Maybe this inconsistency is just what you get from AWS EC2 instances. And admittedly I probably did not run enough instances of the test script. Running hundreds or thousands of iterations might help even out the blips in hardware performance, but that is really time consuming. Anyway, I am left unsure about what are the most effective tweaks to make to improve performance. Any suggestions?

Our data source: due to the nature of our data and some of our use cases, our schema results in pretty much zero ingestion roll-up. Nearly every row has a unique ID. (We need the unique ids to support a different, Select-query based use case but are considering making a different data source that is a closer fit for the Group By use case that would allow for some degree of roll-up during ingestion - this is definitely conceivable, but how much difference would it make?) Our segment granularity is one day. Data is in 596 intervals, 87.5 GB, though it was slightly smaller when I ran the tests, roughly around 72 GB. Segment sizes range from around 75 MB to 300 MB. Most are pretty close to 200 MB. We have 27 dimensions and 9 metrics.

Hi Ryan, performance tuning of any large scale distributed system requires an understanding of the system itself and where bottlenecks lie. The easiest way to see where your bottlenecks are are to understand and report Druid metrics around query performance:
http://druid.io/docs/0.9.1.1/operations/metrics.html

There are also companies such as Imply that provide dedicated services and products for Druid performance tuning.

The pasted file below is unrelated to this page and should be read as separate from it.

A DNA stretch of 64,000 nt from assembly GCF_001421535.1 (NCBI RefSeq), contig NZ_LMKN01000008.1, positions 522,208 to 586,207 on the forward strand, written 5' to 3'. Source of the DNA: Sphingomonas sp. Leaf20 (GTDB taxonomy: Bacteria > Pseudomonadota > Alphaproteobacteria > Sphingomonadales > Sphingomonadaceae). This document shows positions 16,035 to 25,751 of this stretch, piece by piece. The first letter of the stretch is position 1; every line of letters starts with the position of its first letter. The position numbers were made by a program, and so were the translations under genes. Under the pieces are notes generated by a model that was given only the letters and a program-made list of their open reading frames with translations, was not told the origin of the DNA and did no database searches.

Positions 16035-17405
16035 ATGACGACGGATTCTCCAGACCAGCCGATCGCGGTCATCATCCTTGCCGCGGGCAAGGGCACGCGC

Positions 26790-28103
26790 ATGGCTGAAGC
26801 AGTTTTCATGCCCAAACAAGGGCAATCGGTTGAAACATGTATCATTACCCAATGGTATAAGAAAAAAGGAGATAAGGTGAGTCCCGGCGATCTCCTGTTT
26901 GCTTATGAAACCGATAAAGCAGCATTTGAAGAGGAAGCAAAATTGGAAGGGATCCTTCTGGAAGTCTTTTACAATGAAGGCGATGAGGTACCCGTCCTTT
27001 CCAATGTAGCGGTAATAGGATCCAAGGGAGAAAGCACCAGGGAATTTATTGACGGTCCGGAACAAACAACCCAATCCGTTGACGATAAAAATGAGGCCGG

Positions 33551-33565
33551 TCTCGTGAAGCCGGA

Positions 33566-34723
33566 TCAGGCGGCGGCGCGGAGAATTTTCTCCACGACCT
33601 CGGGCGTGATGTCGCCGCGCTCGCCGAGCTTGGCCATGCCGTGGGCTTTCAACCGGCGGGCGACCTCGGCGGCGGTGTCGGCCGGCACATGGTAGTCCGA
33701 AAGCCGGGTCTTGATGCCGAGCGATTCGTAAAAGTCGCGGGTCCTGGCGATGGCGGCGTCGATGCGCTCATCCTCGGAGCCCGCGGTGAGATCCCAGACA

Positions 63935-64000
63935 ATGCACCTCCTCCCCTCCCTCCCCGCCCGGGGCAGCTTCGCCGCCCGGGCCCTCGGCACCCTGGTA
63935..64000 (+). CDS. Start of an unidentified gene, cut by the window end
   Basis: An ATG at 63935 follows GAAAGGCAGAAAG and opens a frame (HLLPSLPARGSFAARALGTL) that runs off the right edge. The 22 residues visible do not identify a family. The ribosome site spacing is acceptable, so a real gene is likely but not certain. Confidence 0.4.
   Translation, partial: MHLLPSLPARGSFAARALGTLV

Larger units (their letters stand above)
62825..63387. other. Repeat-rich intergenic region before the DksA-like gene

If you’re doing performance tuning, getting a good handle on the metrics coming out of druid is a must. There are multiple things that can screw around with performance including AWS noisy neighbors, network driver versions, ebs vs instance store, fs tuning, ext4 vs xfs vs btrfs vs other, java gc tunings… the list goes on for quite a while.

Also note there are a lot of improvements to groupBy in the works that are supposed to make it a lot faster (just FYI)

As a community we typically strive to make the defaults “pretty good for most use cases”.

Thanks… wish I had known about those metrics before running through my tests. My own fault for not reading the docs more thoroughly… How about adding a note to this effect to the Performance FAQ? maybe at the top under “I Can’t Match Your Benchmarked Results”. I certainly did look at that FAQ before doing my testing.

I’ll rerun some tests and capture the metrics at some point in the future so you may hear from me again, but with more useful data to chew on :slight_smile:

If you are benchmarking with groupBy and are comfortable building from source, try building from master and using the new groupBy engine. In benchmarks we’ve done it can offer a 2x–5x improvement. Docs are here: https://github.com/druid-io/druid/blob/master/docs/content/querying/groupbyquery.md#implementation-details.

The most important things to do when testing it out are:

  • Set druid.processing.numMergeBuffers on your broker and historical nodes to the number of concurrent groupBy queries you need to be able to run (and make sure you have enough direct memory available for whatever you set it to).

  • Set “groupByStrategy” : “v2” in your query context to enable the new engine for a given query.

Wow! I have not yet built from source but for that kind of potential improvement I would be willing to dive in and do it. :slight_smile:

I’m not sure when I’ll be able to get to it - right now we are experimenting with refactoring our datasource in a way that allows us to reduce the number of dimensions we have to group by, but even then we’ll still be grouping by one dimension in most cases. So we’d still be interested in the new engine. Thanks for the info!

“druid.processing.numMergeBuffers” - is that a new property only for the new engine? I don’t recognize it.

druid.processing.numMergeBuffers is currently only used by the new groupBy engine, although it’s possible other things might use it in the future. It controls the size of an offheap buffer pool for result merging, and most queries merge on-heap.